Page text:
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For country and game and family, players competing in Olympics for variety of reasons

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Friday’s Olympic Opening Ceremony is a year late and still mired in fears over a pandemic, but for most of the athletes, it’s the competition, not the empty arenas or strict COVID-19 protocols, that’s driven them to Tokyo.

Golfers are no different and for most of the game’s top players, next week’s men’s competition is worth the effort. While there is no shortage of reasons to skip the Games – from the lengthy travel and coronavirus restrictions to an untimely detour at a crucial point in the PGA Tour season – the field still includes five of the top 6 players in the world ranking.

Despite the restrictions and the travel and the schedule, they are coming to Tokyo to compete, but the specific motivations for why they travelled halfway around the world are as varied as the athletes themselves.

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The obvious reason is to play for one’s country. The rare chance to wear a flag against the world’s best resonates, regardless of the sport. But in golf, playing for national pride is limited to annual team matches (Ryder Cup and Presidents Cup) and as entertaining as those events are, there is no substitute for winning a medal.

“I’m really looking forward to it. It’s going to be a different experience than what we normally play, but I think it’s going to be a lot of fun playing for my country,” Joaquin Niemann said last week at Royal St. George’s. “I miss playing for my country. It reminds me of my junior career when I would go all over the world playing for Chile with friends.”

Others have no interest in draping themselves in a flag.

“I’m not a very patriotic guy. I’m doing it because I think it’s the right thing to do and I missed it last time,” Rory McIlroy said. “For golf to be an Olympic sport you need your best players there and I feel like I want to represent the game of golf more than anything else.”

Full field for the men's Olympic Games in Tokyo

The men’s Olympic teams were set following the U.S. Open, with four new U.S. players making the squad.

Instead, the Northern Irishman, who is playing for Ireland in the Games, is making the trip for the good of golf. When organizers made their bid for golf to return to the Olympics the driving force was to leverage that return, and the resources it would bring, to grow the game.

“I don’t know if there’s much to look forward to. It’s obviously going to be a very different environment,” McIlroy said when asked what he was most anticipating in Tokyo. “I’m looking forward to getting another week’s golf in and looking forward to getting my game in shape. Not much else to do there, so 12 hours a day at the golf course hopefully I’ll get my game in better shape.”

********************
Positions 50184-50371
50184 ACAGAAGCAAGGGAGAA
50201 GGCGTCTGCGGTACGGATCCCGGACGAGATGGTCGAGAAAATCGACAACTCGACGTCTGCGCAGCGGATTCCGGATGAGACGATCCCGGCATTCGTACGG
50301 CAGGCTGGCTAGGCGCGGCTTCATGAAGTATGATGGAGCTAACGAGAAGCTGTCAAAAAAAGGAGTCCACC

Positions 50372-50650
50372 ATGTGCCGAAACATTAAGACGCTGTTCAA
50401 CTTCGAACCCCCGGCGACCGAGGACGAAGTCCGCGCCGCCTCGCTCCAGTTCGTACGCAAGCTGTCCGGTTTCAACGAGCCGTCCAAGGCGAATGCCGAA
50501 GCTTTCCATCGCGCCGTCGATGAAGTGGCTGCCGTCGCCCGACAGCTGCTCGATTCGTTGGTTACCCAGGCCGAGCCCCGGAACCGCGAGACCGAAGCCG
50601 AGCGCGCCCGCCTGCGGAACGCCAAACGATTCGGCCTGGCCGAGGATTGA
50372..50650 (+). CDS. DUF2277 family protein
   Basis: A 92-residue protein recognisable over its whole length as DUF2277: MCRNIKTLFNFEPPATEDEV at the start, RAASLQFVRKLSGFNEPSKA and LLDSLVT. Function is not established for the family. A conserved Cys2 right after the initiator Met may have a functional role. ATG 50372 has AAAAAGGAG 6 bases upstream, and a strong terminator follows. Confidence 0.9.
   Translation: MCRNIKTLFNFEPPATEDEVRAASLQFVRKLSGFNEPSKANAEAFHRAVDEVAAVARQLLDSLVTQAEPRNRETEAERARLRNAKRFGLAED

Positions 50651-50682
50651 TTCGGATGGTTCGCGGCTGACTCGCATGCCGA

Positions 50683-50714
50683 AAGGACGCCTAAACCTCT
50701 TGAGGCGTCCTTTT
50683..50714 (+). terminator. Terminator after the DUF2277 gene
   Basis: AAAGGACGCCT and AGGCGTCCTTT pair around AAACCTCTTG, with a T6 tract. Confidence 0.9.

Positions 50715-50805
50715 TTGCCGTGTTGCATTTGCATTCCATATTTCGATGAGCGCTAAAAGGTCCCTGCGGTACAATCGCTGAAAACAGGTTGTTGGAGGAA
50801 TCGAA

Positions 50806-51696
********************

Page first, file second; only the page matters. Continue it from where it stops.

Similarly, Bryson DeChambeau, who is one of four Americans in the 60-player Olympic field, is taking a more calculated approach. For the 27-year-old, the event is a competition and competitions are about winning and continuing his quest to unravel the mysteries of the game.

“I’m going to try a few different things with my game and see what I can come up with for the Olympics that helps me hold up that gold [medal],” DeChambeau said.

And then there is family. Xander Schauffele was born and raised in the San Diego-area but his family is an eclectic mix of German - his father Stefan - and Japanese on his mother’s side.

“My grandparents are [in Japan] and I’d really like to see them. If not, it is what it is,” Schauffele said.

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In 2016, the golfers who went to Brazil for the game’s return to the Olympics were largely overwhelmed by the experience. The Opening and Closing ceremonies, the Athlete’s Village, the chance to watch the best in other sports compete at the highest level, it was all a ride that golf embraced. Because of the coronavirus restrictions, most of those opportunities won’t be available this time.

“The whole idea, I’ve never been to an Olympic Games, and once I’m there I will have a better idea of what to expect,” Schauffele said. “Hopefully during my career I’ll be able to experience the ceremony and other events and get the full experience everybody is talking about.”

The Games means many things to many athletes, from country and game to family, but there is a single theme that will connect all of the Olympic athletes.

“After that week I’ll be able to call myself an Olympian," Schauffele said, "which isn’t something everyone can say."